Vietnam’s major exports include its famed coffee beans and minor ones like tea, but from scooter maker Piaggio to prominent local businessmen, investors are making their biggest bets on the Vietnamese consumer.
At the heart of this gamble is a demographic shift in Vietnam that could mirror the economic transformation of mid-sized countries such as South Korea, driven by both rapid industrialisation and new entrants into the work force who will help power output as well as consumption.
Of Vietnam’s population of around 87 million people, nearly half is in the labour force. The median age of 28.5 years makes it a young crowd, and one that is increasingly moving from rural areas to bustling cities such as Ho Chi Minh City as part of government plans to turn Vietnam into a middle income country.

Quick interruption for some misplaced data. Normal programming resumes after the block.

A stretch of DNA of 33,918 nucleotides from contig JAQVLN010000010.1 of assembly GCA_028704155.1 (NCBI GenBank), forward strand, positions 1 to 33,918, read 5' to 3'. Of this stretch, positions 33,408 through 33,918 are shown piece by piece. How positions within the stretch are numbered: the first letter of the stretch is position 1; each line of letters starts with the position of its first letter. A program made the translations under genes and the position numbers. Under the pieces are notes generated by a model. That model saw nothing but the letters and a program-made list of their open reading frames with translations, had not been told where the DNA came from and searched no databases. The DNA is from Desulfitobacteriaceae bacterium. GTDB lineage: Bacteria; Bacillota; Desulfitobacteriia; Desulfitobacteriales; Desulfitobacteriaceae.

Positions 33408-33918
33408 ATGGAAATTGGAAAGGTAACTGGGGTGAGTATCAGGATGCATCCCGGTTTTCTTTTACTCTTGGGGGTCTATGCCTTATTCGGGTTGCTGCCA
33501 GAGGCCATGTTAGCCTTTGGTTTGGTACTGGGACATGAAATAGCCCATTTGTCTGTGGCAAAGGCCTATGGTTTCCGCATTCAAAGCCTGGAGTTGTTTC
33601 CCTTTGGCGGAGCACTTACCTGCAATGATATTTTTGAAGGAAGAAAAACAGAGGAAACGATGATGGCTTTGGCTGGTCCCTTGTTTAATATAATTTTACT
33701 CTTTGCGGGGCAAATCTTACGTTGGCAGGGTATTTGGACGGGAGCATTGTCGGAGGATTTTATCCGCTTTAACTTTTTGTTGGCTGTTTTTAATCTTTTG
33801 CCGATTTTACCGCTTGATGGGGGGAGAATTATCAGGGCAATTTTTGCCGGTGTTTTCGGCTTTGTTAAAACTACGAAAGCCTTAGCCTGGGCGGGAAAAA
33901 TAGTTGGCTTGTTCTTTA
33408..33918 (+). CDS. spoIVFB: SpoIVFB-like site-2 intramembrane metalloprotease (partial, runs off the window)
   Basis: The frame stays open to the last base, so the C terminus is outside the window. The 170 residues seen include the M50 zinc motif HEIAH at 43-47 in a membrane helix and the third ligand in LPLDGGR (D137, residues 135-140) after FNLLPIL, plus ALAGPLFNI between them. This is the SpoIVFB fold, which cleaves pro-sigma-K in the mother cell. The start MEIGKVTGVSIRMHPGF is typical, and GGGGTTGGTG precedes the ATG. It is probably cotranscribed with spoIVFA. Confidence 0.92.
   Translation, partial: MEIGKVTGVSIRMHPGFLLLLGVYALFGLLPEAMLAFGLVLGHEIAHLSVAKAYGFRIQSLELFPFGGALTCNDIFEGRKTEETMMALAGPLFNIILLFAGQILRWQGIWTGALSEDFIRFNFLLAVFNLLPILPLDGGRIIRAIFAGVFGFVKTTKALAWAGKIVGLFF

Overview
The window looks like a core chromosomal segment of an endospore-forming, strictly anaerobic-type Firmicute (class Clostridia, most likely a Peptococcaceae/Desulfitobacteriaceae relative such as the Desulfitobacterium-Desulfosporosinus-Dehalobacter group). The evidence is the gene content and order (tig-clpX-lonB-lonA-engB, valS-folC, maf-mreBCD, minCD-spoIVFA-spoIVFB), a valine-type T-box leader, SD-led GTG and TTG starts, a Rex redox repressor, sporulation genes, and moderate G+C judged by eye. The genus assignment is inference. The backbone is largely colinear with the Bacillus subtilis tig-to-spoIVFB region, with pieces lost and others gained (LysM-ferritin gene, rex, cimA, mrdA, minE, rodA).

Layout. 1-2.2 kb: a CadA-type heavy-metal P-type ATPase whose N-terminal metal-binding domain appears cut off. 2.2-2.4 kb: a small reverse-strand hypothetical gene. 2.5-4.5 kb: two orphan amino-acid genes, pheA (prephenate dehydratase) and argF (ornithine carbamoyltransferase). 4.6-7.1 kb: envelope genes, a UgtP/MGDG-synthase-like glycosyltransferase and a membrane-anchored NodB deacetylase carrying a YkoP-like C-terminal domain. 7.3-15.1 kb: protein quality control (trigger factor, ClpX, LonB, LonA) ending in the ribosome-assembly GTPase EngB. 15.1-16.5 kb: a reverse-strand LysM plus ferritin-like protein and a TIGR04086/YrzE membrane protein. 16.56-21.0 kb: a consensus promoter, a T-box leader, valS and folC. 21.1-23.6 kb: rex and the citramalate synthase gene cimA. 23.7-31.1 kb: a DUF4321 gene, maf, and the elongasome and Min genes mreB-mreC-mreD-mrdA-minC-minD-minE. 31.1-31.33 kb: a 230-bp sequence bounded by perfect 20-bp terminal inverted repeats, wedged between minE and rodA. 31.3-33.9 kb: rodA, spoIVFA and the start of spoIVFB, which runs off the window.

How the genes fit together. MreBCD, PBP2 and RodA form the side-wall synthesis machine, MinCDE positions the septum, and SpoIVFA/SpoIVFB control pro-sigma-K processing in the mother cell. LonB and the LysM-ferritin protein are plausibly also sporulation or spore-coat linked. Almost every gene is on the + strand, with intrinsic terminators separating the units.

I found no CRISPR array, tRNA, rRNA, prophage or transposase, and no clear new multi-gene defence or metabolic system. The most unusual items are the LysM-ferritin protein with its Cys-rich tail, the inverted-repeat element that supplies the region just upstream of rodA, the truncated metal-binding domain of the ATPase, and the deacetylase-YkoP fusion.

There are a couple of issues related to the demand for quality education and training both in-country and overseas. First, the overall median age is 27.4 years (compared with 36.8 in the U.S. and 44.3 in Germany). Secondly, because of cultural and economic reasons, education is and will remain a high priority investment for the foreseeable future. As mentioned in a previous post, of the $40 billion in cash in Vietnam, $10 billion is in the hands (and safes) of individuals.
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